Working abroad is a great opportunity for employees to develop their skills and gain new experiences. But understanding whether a work permit or visa is required is essential to avoid any legal complications.
A visa is an endorsement stamped on your passport that enables you to travel to and enter a country. A work permit, on the other hand, is an Employment Authorization Document that demonstrates your eligibility to legally work abroad.
When it comes to working abroad, navigating the complex legal requirements can be challenging. To help simplify the process, it is important to understand the differences between work visas and work permits.
Obtaining work permit for expatriate allows an individual to enter a country for a specific purpose such as tourism, business, or study. On the other hand, a work permit or EAD (Employment Authorization Document) is issued to allow an international worker to legally engage in employment activities for a particular employer.
Work visas and work permits have different terms and conditions, which vary by country. For example, a work visa is valid for a certain period of time, but a work permit can be renewed as needed. Some work visas also have restrictions on how many times an individual can change jobs, which can be frustrating for a career seeker who wants to switch employers.
Work Permits and Visas have a wide range of requirements that vary by country. Eligibility criteria includes the type of job being performed, the duration of the visa or permit and any other legal requirements like educational qualifications.
It’s important to check the visa or work permit requirements before applying, as a failure to meet these guidelines can result in a rejection by USCIS. If rejected, it’s often best to seek expert advice and re-apply with the help of an experienced Immigration Attorney.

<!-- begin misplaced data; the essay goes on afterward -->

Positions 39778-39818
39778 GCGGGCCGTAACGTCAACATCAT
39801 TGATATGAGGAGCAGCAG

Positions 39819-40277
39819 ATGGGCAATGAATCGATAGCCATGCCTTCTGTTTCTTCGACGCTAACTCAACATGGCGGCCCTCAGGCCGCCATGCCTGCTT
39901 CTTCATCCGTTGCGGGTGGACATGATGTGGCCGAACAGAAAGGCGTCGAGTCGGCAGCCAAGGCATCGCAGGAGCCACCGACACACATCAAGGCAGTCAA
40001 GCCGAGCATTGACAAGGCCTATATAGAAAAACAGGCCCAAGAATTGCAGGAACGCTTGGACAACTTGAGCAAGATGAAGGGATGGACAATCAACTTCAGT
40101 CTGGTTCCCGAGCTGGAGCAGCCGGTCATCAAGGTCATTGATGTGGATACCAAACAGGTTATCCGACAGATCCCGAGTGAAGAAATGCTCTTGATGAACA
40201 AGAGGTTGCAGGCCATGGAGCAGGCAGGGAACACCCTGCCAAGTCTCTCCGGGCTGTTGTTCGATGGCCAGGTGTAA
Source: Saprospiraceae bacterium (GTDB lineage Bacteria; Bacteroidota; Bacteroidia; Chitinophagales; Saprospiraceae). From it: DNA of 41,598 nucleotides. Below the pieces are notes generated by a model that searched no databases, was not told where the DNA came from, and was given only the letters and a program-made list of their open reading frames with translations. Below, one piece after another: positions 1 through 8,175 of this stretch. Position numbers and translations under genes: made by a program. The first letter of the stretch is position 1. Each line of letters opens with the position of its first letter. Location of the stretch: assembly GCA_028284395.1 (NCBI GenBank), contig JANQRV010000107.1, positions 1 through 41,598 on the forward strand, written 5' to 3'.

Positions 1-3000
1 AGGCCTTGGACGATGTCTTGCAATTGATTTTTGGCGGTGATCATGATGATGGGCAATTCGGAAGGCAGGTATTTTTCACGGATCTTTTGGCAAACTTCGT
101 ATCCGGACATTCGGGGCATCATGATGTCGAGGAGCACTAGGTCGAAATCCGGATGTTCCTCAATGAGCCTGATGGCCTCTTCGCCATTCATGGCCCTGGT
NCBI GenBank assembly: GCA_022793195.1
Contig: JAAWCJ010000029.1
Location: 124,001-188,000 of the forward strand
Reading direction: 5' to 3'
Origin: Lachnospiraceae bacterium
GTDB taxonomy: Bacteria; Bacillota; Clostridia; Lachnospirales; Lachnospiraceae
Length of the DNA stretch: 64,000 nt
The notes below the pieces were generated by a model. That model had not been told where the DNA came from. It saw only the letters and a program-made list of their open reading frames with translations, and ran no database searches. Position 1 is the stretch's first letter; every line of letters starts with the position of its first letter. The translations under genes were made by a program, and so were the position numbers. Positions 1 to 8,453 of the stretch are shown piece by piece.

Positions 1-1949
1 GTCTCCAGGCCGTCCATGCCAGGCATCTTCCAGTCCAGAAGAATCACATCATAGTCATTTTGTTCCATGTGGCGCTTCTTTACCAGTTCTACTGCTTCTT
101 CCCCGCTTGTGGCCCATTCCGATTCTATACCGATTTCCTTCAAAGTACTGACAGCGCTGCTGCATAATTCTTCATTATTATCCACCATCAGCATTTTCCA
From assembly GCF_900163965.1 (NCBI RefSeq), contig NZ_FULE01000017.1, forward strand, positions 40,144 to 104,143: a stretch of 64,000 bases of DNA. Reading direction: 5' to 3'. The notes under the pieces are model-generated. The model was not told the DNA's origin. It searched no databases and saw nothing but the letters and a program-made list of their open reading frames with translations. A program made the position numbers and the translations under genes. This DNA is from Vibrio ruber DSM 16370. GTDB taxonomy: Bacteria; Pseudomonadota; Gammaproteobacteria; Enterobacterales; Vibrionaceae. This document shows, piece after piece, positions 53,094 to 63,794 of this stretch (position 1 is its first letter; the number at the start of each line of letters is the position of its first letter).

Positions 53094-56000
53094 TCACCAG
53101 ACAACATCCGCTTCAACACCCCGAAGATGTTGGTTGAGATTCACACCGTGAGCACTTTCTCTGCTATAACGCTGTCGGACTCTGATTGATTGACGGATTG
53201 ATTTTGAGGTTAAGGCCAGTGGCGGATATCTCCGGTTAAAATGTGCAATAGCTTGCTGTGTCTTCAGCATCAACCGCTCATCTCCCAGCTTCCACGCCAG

For example, it is illegal to work in the United States without an EAD (Employment Authorization Document) issued by USCIS. The EAD is a photo ID that looks a lot like a driver’s license. It’s granted to people who qualify under certain categories, such as asylum seekers and students.
Visa Application Process
The process for obtaining work permits and visas vary depending on the country you are working in. Generally, visas are granted for specific purposes and allow entry into the country for a certain period of time.
Visas can be applied for from the embassy or consulate of the foreign country. You will need to provide a variety of documentation such as your passport, proof of identity, and employment details.
A work visa is a photo ID card that demonstrates your eligibility to legally work in the country where you are living and working. It is issued by USCIS and looks similar to a driver’s license. It’s also referred to as an Employment Authorization Document (EAD).
Work Permits are required in addition to a visa and regulate what individuals can do while in a foreign country. They often require a degree, previous job reports or expert “testimony” among other requirements.
Visas on the other hand typically limit what activity you can participate in, like traveling to a conference or conducting business. This also differs by country.
For example, a work visa is necessary for anyone seeking to become a confinement nanny in Singapore. However, a US company may sponsor the visa for an employee without a degree through a Labor Conditions Application (LCA) and Certification. This requires that the employer proves there is no qualified domestic worker in the US to fill this position. This process is more extensive and lengthy than applying for a visa itself.
Navigating Legal Requirements for Working Abroad
If you’re considering working abroad, or are already doing so, a clear understanding of the difference between work visas and permits can help you navigate the legal system. It can also help you avoid mistakes or misunderstandings that could delay or derail your plans.
A work visa usually ties you to a specific employer, and it remains valid only for as long as that company employs you. This makes it difficult to change jobs or locations if you’re not happy with your current job.
Ogletree Deakins’ Cross-Border Practice Group will continue to monitor the issues that impact individuals and companies who work globally, and we will provide updates on our blog as new developments occur. In the meantime, we hope this information can help you achieve your career goals.